Finally, the data collected inside a modern F1® car have to be transmitted in real time which is vital not only for the teams but also for the drivers.

For example, the steering wheel is the embedded electronic masterpiece acting as an interface between the driver and the sensors. This critical component is the central point where all distributed functionalities come together. A driver sees the data as it is transmitted to the garage via telemetry for the engineers using a paddock network.

F.T.: Driverless cars are about to hit the race tracks. Roborace, the autonomous race car maker, had its two self-driving ‘DevBots’ compete against each other at the Formula E Buenos Aires ePrix. Do you think driverless cars can ever substitute human drivers?

M.K.: In my opinion, they shouldn’t. A vehicle should remain controlled by a human being. There are too many risks involved that cannot be covered. However, looking at current developments, it appears that there is a trend towards creating a new User Experience, as a Byton concept operated by language and movements, via a screen.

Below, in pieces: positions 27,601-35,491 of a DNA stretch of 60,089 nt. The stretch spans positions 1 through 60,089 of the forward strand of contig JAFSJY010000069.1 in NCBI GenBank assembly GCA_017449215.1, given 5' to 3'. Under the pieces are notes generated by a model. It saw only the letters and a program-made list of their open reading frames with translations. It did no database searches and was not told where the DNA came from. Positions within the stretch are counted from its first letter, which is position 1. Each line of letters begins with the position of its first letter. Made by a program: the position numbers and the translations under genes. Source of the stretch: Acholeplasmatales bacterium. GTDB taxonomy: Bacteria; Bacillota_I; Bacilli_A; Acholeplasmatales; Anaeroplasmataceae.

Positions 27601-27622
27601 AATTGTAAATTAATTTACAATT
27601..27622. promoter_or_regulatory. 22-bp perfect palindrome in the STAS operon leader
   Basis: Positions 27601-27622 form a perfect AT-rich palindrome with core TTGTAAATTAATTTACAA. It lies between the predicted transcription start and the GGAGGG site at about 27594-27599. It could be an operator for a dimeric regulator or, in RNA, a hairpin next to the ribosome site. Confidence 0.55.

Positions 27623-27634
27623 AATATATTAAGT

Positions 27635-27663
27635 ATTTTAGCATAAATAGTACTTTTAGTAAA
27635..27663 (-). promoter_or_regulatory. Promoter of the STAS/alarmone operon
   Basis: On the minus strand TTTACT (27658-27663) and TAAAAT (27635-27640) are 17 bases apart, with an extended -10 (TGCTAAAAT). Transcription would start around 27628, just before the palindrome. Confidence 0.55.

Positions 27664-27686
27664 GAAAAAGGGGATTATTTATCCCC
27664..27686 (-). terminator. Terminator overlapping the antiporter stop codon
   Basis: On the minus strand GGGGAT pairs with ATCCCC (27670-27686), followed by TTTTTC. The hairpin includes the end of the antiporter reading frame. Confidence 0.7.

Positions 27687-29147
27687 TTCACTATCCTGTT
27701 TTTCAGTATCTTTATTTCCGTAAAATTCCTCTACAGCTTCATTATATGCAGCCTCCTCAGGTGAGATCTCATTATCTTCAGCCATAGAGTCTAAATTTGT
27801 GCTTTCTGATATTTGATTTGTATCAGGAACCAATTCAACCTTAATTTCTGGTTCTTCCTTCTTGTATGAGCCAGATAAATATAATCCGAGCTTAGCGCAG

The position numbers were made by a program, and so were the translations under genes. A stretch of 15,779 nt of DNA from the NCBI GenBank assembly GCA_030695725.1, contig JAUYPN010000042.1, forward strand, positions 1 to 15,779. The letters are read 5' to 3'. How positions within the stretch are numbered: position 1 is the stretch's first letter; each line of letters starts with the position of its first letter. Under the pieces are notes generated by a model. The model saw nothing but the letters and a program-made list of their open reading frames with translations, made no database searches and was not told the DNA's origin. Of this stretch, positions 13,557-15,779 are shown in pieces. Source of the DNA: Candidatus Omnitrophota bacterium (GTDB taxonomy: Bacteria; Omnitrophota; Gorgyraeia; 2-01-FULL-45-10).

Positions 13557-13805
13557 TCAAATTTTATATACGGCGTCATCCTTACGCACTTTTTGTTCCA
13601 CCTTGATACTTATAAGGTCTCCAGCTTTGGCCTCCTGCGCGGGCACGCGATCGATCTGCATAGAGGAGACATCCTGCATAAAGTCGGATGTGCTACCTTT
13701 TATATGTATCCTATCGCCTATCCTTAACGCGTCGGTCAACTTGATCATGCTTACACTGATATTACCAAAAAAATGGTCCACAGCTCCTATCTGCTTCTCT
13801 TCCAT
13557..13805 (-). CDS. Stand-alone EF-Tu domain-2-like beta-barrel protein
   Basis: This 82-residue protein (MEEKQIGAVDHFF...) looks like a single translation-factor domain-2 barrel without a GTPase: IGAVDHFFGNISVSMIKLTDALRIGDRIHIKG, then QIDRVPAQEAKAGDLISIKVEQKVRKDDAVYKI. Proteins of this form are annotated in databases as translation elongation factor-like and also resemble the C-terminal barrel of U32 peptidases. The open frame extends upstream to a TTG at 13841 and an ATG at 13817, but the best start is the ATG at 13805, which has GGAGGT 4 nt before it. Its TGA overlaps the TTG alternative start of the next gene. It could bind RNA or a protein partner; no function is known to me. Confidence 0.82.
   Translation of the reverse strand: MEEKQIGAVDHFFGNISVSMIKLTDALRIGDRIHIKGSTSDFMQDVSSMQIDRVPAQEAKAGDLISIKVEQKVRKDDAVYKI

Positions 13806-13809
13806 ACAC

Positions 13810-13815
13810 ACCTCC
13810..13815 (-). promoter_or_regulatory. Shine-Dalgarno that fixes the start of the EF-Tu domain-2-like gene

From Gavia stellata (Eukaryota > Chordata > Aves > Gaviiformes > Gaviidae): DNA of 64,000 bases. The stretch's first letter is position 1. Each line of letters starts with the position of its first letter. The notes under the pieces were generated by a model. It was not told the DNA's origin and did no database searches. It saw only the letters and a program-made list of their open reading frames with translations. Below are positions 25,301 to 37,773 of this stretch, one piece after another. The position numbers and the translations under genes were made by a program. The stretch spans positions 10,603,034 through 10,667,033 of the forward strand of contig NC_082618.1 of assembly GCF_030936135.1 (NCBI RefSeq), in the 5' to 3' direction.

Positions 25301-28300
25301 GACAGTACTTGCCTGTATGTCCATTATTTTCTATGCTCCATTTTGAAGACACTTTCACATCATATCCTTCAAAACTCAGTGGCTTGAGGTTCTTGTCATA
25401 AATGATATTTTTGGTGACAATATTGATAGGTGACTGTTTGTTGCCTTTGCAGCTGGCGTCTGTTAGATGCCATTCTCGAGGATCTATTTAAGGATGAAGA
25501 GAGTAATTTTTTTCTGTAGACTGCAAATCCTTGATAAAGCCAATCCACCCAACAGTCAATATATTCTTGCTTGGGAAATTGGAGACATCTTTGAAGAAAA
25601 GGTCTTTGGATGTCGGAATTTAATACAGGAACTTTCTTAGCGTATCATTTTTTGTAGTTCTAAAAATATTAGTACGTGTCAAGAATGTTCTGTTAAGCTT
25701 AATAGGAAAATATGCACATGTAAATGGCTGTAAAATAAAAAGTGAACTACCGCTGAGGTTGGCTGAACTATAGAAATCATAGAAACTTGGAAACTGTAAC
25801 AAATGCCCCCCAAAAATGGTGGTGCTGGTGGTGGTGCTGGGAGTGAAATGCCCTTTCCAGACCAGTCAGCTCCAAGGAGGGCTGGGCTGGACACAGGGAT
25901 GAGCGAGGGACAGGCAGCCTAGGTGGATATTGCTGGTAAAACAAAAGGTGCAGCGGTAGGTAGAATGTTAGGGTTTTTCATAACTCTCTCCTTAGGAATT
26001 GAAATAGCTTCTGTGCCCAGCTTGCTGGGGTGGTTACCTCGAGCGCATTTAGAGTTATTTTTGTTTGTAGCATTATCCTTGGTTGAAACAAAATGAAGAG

F.T.: In your personal opinion, is it possible to ensure the leadership of any team in a competition relying purely by technological advantage? Why?

M.K.: Leadership is a complex combination of technical and human factors. Of course, you need to have highly advanced and competitive tools, but the human component is equally important, i.e., the ability to listen and be decisive, all this together with the ability to learn from one’s mistakes.

F.T.: Following the previous question, do you think it’s possible for a team, let’s say F4 league one, to create such excelling technological edge that will propel it to F1?

M.K.: While F4 to F3 to F2 is a standard way for drivers to reach F1, this cannot be applied to the technology involved. The primal reason for this is that technological development at the highest level only takes place in F1. Other series are more about team efficiency and driver skills.